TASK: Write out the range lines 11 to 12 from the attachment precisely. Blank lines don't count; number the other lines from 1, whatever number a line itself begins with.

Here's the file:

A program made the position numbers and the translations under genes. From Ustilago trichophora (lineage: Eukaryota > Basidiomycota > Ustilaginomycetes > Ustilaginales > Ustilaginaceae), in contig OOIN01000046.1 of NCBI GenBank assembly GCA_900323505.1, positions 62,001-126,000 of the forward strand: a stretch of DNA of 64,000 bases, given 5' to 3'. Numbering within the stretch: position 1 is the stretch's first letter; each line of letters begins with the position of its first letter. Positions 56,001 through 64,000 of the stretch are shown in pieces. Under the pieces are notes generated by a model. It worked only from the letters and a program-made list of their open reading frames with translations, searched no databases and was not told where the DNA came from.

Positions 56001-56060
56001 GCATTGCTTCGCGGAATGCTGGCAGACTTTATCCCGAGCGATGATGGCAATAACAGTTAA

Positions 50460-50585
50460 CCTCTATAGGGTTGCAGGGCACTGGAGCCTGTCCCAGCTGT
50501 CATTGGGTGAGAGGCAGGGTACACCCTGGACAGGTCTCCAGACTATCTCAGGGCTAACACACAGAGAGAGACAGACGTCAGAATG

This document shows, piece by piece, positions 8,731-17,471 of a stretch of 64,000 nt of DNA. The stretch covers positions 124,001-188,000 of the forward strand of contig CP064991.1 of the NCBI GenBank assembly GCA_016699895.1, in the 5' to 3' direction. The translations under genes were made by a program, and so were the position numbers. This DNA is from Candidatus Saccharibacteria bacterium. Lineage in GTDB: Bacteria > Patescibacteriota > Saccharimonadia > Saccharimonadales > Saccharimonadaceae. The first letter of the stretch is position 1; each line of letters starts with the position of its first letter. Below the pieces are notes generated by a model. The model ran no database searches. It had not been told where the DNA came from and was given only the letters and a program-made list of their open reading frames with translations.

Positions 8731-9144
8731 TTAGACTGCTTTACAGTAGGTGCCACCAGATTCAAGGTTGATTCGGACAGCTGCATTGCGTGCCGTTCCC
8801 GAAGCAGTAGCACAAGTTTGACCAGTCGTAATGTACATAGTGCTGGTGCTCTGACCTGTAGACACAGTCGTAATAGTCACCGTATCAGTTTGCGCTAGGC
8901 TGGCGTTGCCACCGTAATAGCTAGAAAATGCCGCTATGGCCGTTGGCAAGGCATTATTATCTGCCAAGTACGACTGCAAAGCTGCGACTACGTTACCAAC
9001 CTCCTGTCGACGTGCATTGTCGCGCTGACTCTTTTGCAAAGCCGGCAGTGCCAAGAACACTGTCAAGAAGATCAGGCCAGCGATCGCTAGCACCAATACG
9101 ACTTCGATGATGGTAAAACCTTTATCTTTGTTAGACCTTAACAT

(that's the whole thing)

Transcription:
8901 TGGCGTTGCCACCGTAATAGCTAGAAAATGCCGCTATGGCCGTTGGCAAGGCATTATTATCTGCCAAGTACGACTGCAAAGCTGCGACTACGTTACCAAC
9001 CTCCTGTCGACGTGCATTGTCGCGCTGACTCTTTTGCAAAGCCGGCAGTGCCAAGAACACTGTCAAGAAGATCAGGCCAGCGATCGCTAGCACCAATACG